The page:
Multi Sig

## MultiSig {#multi-sig}

Bitcoin allows us to have shared ownership and control over coins with multi-signature transactions or multisig for short.

In order to demonstrate this we will create a ScriptPubKey that represents an m-of-n multisig. This means that in order to spend the coins, m number of private keys will be needed to sign the spending transaction out of the n number of different public keys provided.

Let’s create a multi sig with Bob, Alice and Satoshi, where two of the three of them need to sign a transaction in order to spend a coin.

Key bob = new Key();
Key alice = new Key();
Key satoshi = new Key();
var scriptPubKey = PayToMultiSigTemplate
.Instance
.GenerateScriptPubKey(2, new[] { bob.PubKey, alice.PubKey, satoshi.PubKey });
Console.WriteLine(scriptPubKey);

Generates this script which you can use as a public key (coin destination address):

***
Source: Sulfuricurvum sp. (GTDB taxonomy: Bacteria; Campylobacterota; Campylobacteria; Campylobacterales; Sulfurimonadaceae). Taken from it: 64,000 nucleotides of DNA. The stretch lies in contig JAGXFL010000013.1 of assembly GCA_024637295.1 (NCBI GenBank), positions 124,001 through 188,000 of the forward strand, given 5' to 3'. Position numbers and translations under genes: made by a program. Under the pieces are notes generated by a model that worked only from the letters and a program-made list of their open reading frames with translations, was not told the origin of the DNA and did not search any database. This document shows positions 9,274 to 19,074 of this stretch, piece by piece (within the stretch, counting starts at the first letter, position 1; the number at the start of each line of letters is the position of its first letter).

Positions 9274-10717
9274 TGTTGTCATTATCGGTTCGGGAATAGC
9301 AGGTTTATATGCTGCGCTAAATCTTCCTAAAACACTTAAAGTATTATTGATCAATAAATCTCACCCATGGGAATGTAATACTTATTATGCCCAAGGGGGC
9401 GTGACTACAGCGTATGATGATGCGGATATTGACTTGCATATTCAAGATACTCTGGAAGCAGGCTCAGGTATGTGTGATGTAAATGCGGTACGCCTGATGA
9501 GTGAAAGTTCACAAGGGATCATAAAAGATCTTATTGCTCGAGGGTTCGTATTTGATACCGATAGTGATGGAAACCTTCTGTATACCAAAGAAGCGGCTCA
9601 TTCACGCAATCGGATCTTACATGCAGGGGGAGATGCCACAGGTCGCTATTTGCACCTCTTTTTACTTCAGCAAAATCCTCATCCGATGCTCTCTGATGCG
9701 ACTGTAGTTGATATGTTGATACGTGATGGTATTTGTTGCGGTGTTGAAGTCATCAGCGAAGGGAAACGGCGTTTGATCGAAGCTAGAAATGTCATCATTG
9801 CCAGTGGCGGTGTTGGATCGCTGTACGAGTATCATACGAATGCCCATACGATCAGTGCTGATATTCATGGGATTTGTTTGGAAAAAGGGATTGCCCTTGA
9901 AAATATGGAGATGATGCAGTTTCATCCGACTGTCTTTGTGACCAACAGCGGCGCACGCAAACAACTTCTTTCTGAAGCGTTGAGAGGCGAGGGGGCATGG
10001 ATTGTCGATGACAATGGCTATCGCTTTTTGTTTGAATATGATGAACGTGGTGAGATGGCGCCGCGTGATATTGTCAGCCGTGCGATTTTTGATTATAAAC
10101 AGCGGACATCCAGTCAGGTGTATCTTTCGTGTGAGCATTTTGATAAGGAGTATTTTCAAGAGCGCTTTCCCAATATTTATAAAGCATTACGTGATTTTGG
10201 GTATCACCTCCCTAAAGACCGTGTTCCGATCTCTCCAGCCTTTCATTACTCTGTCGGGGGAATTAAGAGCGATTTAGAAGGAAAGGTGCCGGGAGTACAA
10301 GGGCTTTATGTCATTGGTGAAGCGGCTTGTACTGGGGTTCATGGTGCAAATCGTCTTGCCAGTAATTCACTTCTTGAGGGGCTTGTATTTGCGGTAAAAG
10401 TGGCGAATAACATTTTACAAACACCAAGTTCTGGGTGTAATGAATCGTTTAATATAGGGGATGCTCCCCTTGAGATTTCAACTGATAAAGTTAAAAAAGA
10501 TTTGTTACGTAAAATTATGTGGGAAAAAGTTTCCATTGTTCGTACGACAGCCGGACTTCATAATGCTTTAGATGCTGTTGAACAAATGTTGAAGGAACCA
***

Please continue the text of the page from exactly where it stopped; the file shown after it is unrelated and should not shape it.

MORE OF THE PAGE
2 0282213c7172e9dff8a852b436a957c1f55aa1a947f2571585870bfb12c0c15d61 036e9f73ca6929dec6926d8e319506cc4370914cd13d300e83fd9c3dfca3970efb 0324b9185ec3db2f209b620657ce0e9a792472d89911e0ac3fc1e5b5fc2ca7683d 3 OP_CHECKMULTISIG

As you can see, the scriptPubkey has the following form: <sigsRequired> <pubkeys…> <pubKeysCount> OP_CHECKMULTISIG

The process for signing it (in order to be able to spend it) is a little more complicated than just calling Transaction.Sign, which does not work for multisig.

Later we will talk more deeply about the subject but for now let’s use the TransactionBuilder for signing the transaction.

Imagine the multisig scriptPubKey received a coin in a transaction called received:

var received = Transaction.Create(Network.Main)
received.Outputs.Add(Money.Coins(1.0m), scriptPubKey);

Bob and Alice agree to pay Nico 1.0 BTC for his services. First they get the Coin they received from the transaction:

Coin coin = received.Outputs.AsCoins().First();

Then, with the TransactionBuilder, they create an unsigned transaction.

BitcoinAddress nico = new Key().PubKey.GetAddress(ScriptPubKeyType.Legacy, Network.Main);
TransactionBuilder builder = Network.Main.CreateTransactionBuilder();
Transaction unsigned =
builder
.AddCoins(coin)
.Send(nico, Money.Coins(1.0m))
.BuildTransaction(sign: false);